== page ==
That, however, is to overlook the factors which put you in a losing position in the first place: that you were outplayed for most of the game.
Last Saturday, Dublin outplayed Wexford for most of the 70 minutes and shot 19 wides while scoring 19 points, 15 from play. If they can cut down on the misses and maybe get a goal they will win easily.
The consensus among Wexford people is that they won’t play as badly again. Sometimes you only play as well as you are let. Anyway, we will see on Sunday.
THE biggest surprise of the weekend – although not to yours truly who tipped Down at 15/8 – was Tyrone’s exit from the Ulster championship in Newry.
As alluded to last week, Tyrone seem to be getting dragged into attritional affairs that are costly in terms of injuries and stamina. Two or three years ago they thrived on such fare. Now they tend more often than not to lose out. Difficult to see them recovering in time to advance much further in the qualifiers.
Saturday evening sees Fermanagh attempt to stop what many believe is Derry’s momentum towards their first Ulster title since 1998. The most impressive aspect of Fermanagh’s win over Monaghan was the tenaciousness and discipline of their backs.
Unfortunately, it appears that Barry Owens will not start. It would have been interesting to see how well he coped with Paddy Bradley. But even without the Teemore man, Fermanagh on a good running day could upset predictions.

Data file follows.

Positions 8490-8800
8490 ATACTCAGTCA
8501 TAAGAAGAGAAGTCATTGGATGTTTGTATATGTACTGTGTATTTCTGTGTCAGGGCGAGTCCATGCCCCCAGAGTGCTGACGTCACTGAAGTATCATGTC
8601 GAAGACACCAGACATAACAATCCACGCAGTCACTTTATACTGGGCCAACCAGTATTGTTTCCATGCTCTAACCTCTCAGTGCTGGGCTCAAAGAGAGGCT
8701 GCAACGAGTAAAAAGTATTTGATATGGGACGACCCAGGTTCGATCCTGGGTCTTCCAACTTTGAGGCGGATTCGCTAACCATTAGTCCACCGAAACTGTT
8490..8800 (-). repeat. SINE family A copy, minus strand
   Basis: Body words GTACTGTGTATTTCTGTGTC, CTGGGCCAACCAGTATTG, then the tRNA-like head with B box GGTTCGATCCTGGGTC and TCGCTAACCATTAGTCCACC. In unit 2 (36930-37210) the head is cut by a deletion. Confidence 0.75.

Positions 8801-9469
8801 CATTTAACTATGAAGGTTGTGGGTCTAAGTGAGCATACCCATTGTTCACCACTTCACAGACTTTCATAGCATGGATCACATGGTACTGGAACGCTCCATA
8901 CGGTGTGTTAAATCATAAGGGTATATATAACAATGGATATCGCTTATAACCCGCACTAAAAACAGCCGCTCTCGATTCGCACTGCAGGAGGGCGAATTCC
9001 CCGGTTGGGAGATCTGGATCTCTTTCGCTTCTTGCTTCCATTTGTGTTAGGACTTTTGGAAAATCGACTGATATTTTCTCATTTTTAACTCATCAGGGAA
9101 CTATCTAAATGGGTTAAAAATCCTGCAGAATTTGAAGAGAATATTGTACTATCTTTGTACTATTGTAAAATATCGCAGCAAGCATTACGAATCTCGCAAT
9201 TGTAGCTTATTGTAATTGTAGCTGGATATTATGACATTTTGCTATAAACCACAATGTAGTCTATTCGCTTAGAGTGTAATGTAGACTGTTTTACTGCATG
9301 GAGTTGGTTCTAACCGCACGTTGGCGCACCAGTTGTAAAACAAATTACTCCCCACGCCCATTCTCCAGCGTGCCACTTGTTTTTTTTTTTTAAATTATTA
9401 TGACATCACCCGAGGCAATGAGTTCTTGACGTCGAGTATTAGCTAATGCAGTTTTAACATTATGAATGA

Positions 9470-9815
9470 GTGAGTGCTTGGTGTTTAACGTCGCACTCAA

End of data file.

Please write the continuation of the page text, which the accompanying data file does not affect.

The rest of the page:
Wexford take on Laois in the first Leinster football semi-final in a triple header sandwiched between their minor and seniors playing Dublin in the hurling semis. A Wexford win is the confident prediction here and hopefully it will be their only one of the day.
In Connacht, Mayo will probably beat Sligo, given the latter’s disappointing year since becoming champions for the first time since 1975.
The other hurling action is at Thurles where there will be an interesting clash between Limerick and Clare. Limerick will be anxious to show that they have trained on since losing the All-Ireland last September while Clare will want to prove that their defeat of Waterford had more to do with their being good than any problems among the Déise. A close encounter but Richie Bennis’s side to prevail.
Finally, as An Phoblacht goes to press, it was announced that Paul Galvin of Kerry had been suspended for six months for slapping Paddy Russell’s notebook out of his hand last Sunday.
Let’s be clear about this. There’s no excuse for abusing referees. It is pointless and one of the most annoying things about the GAA, particularly when playing. So Galvin deserved to be sent off and deserved to be suspended – for a month. Anything more in my opinion is a gross over-reaction and one based not on what Galvin did, which was wrong, but on the media reaction.
As I said before, the way things are going the GAA will end up letting a Joe Duffy phone-in determine its disciplinary decisions. The man made a mistake. He apologised. Give him a month and let him play.
If it happened in any match not televised or covered in the newspapers that would have been the decision.
Time for some sense to prevail.